What is a dental sealant?


The chewing surface of molars is uneven and an easy place for leftover food to stick. Brushing and flossing are the best ways to prevent decay but when food gets stuck in the grooves of molars and the cavity causing bacteria produces acid, that combination can create holes in the teeth. A sealant is a thin protective resin coating that seals the chewing surfaces and has been shown to reduce the risk of decay in nearly 80% in molars, according to the American Dental Association (ADA).




Does my child need a sports guard?


When protecting your child's mouth from dental and jaw injury during sports, a sport guard is an essential piece of athletic gear that should be part of your standard equipment from an early age. Custom fit sports guards ensures superior protection, comfort, and retention compared to boil and bite mouthguards.




What happens if my child knocks out a tooth?


Find the tooth and hold it by the crown. Try not to hold the root. If the tooth did not fall on the floor and did not get soiled, rinse under room temperature water. Do not attempt to rub or clean the tooth by any other means. If it is a permanent tooth, you may try to reinsert the tooth back into its original position in the socket and have your child hold it in place with a clean cloth. If it is a baby or primary tooth, do not reinsert the tooth. If you cannot reinsert the permanent tooth, transport the tooth in a cup of milk, saliva, or water along with your child to a dentist immediately. Time is critical in trying to save the tooth. If this occurs late at night and you are unable to reach your dentist, follow the same instructions but go to your local hospital immediately.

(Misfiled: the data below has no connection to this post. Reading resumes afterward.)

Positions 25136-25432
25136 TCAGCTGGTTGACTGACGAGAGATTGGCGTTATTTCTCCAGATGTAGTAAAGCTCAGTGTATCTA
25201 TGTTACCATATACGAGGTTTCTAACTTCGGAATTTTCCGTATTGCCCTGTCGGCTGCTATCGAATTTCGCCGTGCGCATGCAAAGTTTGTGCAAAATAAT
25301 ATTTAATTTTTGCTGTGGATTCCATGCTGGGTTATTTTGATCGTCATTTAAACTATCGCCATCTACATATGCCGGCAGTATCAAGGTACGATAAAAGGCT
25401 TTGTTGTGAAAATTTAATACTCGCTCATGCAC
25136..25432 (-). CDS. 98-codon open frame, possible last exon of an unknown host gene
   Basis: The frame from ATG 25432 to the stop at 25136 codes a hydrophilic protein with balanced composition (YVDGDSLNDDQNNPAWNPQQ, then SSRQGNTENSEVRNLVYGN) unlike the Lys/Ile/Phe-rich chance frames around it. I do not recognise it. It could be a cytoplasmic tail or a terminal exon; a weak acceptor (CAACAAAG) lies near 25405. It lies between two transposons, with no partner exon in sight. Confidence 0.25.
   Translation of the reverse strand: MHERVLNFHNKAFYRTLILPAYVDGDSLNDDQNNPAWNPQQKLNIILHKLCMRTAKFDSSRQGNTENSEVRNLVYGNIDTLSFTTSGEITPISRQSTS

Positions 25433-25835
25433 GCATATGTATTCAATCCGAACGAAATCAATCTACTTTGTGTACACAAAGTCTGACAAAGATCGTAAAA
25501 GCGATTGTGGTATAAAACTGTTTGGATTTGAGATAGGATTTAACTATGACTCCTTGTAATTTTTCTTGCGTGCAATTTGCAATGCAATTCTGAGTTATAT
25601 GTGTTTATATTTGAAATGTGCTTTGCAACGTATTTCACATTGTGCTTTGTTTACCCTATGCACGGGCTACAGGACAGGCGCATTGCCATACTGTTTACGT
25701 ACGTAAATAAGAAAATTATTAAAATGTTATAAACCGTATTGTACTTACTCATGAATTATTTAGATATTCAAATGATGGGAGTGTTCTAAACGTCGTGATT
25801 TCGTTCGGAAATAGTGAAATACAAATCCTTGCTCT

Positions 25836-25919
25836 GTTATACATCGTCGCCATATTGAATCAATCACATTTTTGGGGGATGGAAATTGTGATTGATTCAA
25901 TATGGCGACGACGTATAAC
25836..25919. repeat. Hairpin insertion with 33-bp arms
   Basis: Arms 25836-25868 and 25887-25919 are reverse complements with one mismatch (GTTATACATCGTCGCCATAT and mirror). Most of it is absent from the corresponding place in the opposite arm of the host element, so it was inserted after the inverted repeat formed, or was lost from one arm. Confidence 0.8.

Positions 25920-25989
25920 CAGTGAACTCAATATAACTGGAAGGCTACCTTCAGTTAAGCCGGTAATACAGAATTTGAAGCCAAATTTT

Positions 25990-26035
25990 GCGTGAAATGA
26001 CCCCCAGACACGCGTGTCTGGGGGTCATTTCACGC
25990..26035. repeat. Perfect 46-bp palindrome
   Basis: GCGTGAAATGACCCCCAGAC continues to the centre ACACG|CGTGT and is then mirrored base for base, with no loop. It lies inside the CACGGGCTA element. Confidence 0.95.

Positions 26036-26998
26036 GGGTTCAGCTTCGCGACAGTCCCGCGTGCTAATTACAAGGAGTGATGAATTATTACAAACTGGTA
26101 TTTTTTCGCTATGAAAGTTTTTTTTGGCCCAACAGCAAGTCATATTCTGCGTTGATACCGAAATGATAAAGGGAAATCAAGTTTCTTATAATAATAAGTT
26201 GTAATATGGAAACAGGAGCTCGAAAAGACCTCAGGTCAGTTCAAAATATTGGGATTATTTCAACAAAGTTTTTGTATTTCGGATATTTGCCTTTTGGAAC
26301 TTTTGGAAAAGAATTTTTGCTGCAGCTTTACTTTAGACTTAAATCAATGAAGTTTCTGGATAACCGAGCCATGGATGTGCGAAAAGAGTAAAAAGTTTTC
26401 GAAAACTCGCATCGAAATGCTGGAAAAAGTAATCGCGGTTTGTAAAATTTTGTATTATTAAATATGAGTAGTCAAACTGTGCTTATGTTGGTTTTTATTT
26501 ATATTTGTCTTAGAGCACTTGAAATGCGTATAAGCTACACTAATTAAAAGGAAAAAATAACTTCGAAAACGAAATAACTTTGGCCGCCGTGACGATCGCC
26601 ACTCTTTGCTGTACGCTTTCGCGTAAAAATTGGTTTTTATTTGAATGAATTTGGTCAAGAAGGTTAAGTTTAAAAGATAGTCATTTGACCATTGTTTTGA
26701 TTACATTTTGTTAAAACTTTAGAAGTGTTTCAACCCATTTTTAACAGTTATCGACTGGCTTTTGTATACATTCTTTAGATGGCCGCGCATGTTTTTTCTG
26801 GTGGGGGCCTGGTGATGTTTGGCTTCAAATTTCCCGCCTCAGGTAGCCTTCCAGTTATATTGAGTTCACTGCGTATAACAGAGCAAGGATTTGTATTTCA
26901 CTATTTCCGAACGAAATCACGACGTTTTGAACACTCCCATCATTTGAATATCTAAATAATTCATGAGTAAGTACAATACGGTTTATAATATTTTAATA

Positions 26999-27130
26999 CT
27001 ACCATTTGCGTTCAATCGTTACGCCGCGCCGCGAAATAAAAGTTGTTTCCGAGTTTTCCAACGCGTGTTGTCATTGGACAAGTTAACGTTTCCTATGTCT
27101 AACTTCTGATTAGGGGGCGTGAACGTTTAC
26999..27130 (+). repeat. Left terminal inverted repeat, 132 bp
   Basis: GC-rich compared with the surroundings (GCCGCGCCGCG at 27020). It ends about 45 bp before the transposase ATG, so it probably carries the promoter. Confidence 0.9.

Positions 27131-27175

What happens if my child broke off a piece of a tooth?




Rinse any debris from the injured area with water. Try to locate the broken tooth fragment and also rinse with water. Place the broken piece in a cup of saliva or water and contact or visit a dentist as quickly as possible.




What happens if my child has a broken appliance or wire sticking out?


If a broken appliance can be removed, take it out. If you cannot remove it, place a cotton ball over the area or wire causing discomfort. If there is continued discomfort, take your child to a dentist immediately. If the appliance is broken but not causing discomfort, the child usually does not need emergency treatment. Call your dentist for an appointment as soon as possible.




What happens if my child has two rows of teeth?


This is a concern of many parents and is our office’s #1 emergency visit. There are times when the permanent (adult) teeth erupt before the primary (baby) teeth exfolliate (fall out). The adult tooth mostly erupts behind the baby tooth, making it appear as "train tracks" or a double row of teeth. The baby teeth fall out eventually in the majority of cases; however, in some instances the baby teeth need some help "wiggling out."